“Temple Dedications and Groundbreakings,” Ensign, Jan. 2000, 74–75
During October the Church’s 62nd and 63rd operating temples were dedicated in Columbia, South Carolina, and Detroit, Michigan. Also, ground was broken for the historically significant Nauvoo Illinois Temple and for the Birmingham Alabama Temple.
Columbia South Carolina Temple Dedicated
“The gospel was first preached here 160 years ago,” said President Gordon B. Hinckley during the 15–16 October dedication of the Columbia South Carolina Temple. “In the generations that have followed, hundreds and thousands of people have joined the Church. We have placed a temple here in Columbia because it’s the capital of the state and somewhat in the center of the state.”
Before the six dedicatory sessions were held, about 20,000 people viewed the temple during a public open house. President Hinckley was accompanied during the dedication by Elders Dallin H. Oaks and M. Russell Ballard of the Quorum of the Twelve Apostles and Elder Monte J. Brough of the Seventy, President of the North America Southeast Area.
“We pray for Thy work in all the earth,” said President Hinckley in his dedicatory prayer. “We thank Thee for the faithful Saints, wherever they may be, whose tithes have made possible the construction of this temple. Shower down blessings upon them. Bless them with the good things of heaven and earth, with security and peace and love in their homes, with vitality and strength to do their work, and with great joy in their service in Thy Church and kingdom, whatever that service might be.”
Located in the southeastern outskirts of Columbia, the new temple has 11,700 square feet and serves about 40,000 members living in South Carolina and parts of Georgia, North Carolina, and Tennessee.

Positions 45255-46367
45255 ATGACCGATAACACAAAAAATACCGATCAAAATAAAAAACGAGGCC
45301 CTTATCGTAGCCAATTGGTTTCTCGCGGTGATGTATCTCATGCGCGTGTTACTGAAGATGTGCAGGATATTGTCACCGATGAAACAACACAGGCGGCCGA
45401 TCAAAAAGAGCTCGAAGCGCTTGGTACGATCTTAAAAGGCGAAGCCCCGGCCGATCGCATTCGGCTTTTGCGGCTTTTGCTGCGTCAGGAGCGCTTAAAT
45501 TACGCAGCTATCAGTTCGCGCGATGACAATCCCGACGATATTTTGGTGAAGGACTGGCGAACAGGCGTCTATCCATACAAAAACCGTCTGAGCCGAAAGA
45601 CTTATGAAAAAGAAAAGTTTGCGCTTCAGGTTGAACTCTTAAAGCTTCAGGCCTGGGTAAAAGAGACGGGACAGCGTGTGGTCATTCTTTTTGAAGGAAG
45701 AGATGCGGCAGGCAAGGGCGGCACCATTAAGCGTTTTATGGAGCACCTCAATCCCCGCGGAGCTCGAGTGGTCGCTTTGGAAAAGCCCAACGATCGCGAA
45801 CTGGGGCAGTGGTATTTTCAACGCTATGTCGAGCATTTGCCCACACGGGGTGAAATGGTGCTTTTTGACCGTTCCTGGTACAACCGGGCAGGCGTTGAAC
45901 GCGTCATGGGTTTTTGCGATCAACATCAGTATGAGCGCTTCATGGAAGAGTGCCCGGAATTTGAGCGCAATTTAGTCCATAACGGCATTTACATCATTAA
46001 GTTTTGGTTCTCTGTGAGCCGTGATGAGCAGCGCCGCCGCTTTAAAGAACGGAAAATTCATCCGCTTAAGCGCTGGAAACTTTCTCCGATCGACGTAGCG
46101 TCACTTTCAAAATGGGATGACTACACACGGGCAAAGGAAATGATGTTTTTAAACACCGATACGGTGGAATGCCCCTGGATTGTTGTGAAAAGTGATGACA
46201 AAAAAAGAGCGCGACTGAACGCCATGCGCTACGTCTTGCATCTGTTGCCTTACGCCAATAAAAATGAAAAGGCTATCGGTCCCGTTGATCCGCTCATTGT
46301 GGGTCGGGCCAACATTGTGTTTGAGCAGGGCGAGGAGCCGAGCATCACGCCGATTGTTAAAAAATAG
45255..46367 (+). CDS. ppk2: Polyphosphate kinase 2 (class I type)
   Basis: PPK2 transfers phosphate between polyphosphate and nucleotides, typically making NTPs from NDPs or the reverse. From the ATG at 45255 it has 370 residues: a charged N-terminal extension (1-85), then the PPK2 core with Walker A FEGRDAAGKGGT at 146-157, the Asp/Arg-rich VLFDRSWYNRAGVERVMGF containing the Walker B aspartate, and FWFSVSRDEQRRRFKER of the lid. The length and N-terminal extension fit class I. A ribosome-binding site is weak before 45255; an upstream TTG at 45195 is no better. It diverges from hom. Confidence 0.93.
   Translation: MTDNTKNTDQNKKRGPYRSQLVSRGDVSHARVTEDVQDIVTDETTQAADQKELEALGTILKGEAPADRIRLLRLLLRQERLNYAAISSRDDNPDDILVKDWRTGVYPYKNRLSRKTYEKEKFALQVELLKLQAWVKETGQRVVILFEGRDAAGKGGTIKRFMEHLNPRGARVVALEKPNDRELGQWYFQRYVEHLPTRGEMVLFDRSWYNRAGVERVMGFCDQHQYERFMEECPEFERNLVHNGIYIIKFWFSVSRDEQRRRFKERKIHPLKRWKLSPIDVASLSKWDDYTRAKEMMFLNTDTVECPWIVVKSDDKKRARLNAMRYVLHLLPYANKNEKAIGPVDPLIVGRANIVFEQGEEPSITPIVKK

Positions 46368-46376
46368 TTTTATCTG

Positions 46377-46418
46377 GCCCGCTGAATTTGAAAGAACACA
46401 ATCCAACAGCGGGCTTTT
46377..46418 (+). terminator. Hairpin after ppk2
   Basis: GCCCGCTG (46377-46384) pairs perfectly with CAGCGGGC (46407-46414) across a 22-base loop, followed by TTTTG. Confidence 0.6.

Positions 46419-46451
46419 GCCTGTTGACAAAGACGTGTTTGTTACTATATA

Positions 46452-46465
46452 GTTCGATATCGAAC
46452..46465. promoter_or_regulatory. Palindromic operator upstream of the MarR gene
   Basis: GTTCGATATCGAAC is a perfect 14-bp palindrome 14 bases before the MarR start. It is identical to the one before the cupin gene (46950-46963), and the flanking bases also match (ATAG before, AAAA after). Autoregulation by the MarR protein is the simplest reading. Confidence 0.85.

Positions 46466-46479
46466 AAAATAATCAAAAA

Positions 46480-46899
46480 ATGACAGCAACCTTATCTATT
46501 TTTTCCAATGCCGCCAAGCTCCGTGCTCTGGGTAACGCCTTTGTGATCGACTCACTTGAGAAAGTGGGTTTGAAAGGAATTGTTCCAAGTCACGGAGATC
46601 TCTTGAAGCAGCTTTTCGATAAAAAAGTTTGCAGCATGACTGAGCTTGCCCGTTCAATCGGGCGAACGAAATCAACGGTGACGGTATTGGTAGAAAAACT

Detroit Michigan Temple Dedicated
President Hinckley participated in six dedicatory sessions for the Detroit Michigan Temple held 23–24 October. He was accompanied by Elder Henry B. Eyring of the Quorum of the Twelve Apostles and Elder Jay E. Jensen of the Seventy, President of the North America Northeast Area. Before the dedication, about 28,000 people attended a public open house.
Stephen Mack, the Prophet Joseph Smith’s uncle, “surveyed the first road through what became Detroit,” President Hinckley noted. Speaking of members served today by the new Detroit Michigan Temple, President Hinckley said: “They have indicated that they’re so deeply grateful for this sacred structure, and we too are happy that it has been erected here and dedicated and that the work of the Lord now goes forward here in this part of the earth.”
“Bless all who enter these portals that they may be touched by the power of Thy Spirit,” said President Hinckley in his dedicatory prayer. “May their thoughts turn to Thee and to Thy Beloved Son, dwelling upon the things of eternity. May they serve herein with an eye single to Thy glory.”
Located in the suburb of Bloomfield Hills, the temple serves members in seven stakes and two districts in Michigan. The temple has two ordinance rooms, two sealing rooms, and a total of 10,700 square feet.
“May this structure shine as a bright and welcome light, a refuge from the storms and stresses of the world,” continued President Hinckley in his dedicatory prayer. “May it be a house of peace and love and faith, where Thy children may find respite from the toil of their daily lives.”
Nauvoo Temple Groundbreaking
“I’ve never seen anything that enlisted such excitement as this temple,” said President Gordon B. Hinckley at a groundbreaking ceremony held 24 October for the Nauvoo Illinois Temple.
Thousands of people, including several state and civic dignitaries, gathered for the ceremony on the three-acre block where the Nauvoo Temple was originally located. Also in attendance were Elder Henry B. Eyring of the Quorum of the Twelve Apostles; Elder Jay E. Jensen of the Seventy, President of the North America Northeast Area; and Elder Donald L. Staheli of the Seventy, Second Counselor in the North America Central Area Presidency.
The new temple “will be a thing of beauty and hopefully a joy forever,” President Hinckley said. The original five-story, 50,000-square-foot Nauvoo Temple was built in the early 1840s. After members abandoned Nauvoo due to persecution, the temple was partially destroyed by fire in October 1848 and later leveled by a tornado.
President Hinckley remarked that the outside of the structure will look much like the original temple and thanked donors.
In other temple news, a groundbreaking ceremony was held on 9 October for the Birmingham Alabama Temple.